Facebook starts out by saying, "You own all of the content and information you post on Facebook, and you can control how it is shared through your privacy and application settings."  That sounds good and some people might skip the rest of it after hearing those words of assurance.  However if you continue further, it says, "you grant us a non-exclusive, transferable, sub-licensable, royalty-free, worldwide license to use any IP content that you post on or in connection with Facebook (IP License)."  The provision doesn't say anything about the purpose that Facebook can use the license, so it is effectively for any purpose, if read and applied literally.  This provision seems similar to PicJoy's and is more draconian than the one in the iCloud terms.
Some companies have a provision that is somewhere in between.  Here is a sample from Google's Terms of Service (as of June 23, 2015):
"When you upload, submit, store, send or receive content to or through our Services, you give Google (and those we work with) a worldwide license to use, host, store, reproduce, modify, create derivative works (such as those resulting from translations, adaptations or other changes we make so that your content works better with our Services), communicate, publish, publicly perform, publicly display and distribute such content. The rights you grant in this license are for the limited purpose of operating, promoting, and improving our Services, and to develop new ones. This license continues even if you stop using our Services (for example, for a business listing you have added to Google Maps). Some Services may offer you ways to access and remove content that has been provided to that Service. Also, in some of our Services, there are terms or settings that narrow the scope of our use of the content submitted in those Services. Make sure you have the necessary rights to grant us this license for any content that you submit to our Services."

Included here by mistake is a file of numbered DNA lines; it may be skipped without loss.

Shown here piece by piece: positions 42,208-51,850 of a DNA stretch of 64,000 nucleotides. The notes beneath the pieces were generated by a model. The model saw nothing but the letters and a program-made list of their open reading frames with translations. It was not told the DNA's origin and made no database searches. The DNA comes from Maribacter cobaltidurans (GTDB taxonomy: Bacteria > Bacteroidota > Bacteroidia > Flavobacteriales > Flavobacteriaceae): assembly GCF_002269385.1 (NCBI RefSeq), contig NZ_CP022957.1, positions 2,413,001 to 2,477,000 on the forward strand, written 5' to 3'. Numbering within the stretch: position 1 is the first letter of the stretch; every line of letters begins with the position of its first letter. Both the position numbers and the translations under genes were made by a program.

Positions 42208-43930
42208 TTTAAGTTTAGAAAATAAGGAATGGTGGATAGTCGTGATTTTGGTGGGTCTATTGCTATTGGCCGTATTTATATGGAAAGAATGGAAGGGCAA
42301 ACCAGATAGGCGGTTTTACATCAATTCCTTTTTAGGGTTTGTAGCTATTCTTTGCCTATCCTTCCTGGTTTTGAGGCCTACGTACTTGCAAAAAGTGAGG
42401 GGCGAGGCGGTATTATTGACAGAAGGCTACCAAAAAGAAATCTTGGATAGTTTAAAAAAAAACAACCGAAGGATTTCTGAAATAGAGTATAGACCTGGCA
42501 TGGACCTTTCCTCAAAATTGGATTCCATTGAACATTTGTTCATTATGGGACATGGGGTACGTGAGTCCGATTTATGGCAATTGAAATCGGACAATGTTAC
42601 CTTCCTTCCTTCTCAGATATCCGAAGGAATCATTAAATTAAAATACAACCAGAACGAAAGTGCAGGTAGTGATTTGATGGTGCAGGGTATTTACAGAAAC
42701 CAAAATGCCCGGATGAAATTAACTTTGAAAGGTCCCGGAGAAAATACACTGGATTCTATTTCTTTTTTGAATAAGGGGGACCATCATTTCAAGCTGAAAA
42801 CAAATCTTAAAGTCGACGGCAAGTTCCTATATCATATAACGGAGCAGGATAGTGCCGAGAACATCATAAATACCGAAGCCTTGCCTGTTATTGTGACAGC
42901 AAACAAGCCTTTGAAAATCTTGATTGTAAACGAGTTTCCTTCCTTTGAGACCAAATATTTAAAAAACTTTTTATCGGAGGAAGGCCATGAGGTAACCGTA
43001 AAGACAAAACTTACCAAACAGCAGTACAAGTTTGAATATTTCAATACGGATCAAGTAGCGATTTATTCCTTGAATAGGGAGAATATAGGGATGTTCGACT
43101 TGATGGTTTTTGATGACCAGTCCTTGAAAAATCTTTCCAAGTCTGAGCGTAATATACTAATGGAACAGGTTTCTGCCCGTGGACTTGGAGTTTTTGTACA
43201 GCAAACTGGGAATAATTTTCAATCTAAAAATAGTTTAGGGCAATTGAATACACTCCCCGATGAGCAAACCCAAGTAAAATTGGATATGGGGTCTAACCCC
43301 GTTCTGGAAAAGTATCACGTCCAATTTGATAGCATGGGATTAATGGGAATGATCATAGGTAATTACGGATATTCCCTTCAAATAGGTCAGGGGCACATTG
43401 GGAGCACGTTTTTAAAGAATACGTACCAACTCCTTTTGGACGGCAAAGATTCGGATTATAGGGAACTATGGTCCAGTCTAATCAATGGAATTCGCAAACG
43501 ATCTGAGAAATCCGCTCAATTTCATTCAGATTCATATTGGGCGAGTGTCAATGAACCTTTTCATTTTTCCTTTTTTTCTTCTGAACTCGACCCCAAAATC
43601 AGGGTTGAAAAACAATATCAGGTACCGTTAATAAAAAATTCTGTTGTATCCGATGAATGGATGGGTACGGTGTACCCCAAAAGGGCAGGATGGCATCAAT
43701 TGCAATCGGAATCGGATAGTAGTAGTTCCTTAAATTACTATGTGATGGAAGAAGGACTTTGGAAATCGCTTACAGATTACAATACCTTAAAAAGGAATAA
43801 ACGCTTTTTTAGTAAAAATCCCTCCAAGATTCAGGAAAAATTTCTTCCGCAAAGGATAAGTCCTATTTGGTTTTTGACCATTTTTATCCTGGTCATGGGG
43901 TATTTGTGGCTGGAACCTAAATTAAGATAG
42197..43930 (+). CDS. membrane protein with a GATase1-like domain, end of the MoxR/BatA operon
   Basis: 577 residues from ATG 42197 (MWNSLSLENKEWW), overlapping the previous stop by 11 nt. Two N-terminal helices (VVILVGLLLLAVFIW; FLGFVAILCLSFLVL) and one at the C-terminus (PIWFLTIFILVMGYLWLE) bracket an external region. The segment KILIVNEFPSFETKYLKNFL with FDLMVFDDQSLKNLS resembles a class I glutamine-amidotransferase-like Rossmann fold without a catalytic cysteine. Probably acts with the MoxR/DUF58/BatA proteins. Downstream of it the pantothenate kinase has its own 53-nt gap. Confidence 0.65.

This provision is broader than iCloud's although not as broad as Facebook's.  Google limits the use of your content to operate, promote or improve their Services, or to develop new ones.  For example, if you upload a family picture to Google Photos, this license (if enforceable), would allow Google to use your picture in an advertisement for Google Photos, because that would be a promotion of their Service.  Note, however, that the agreement defines Service broadly to mean their products or services.  As you know, Google makes new services all the time, which makes the license broader than it sounds.  In other words, if you upload a photo for Google Maps, it might be used to promote Google+ or Google Photos, or any other Google product or service.  If someday Google operates a stock photo service, you might end up being a contributor, whether you intended to or not.
This issue isn't limited to photos or videos.  It also affects other media, including text (so, yes, even bloggers should be concerned - yikes).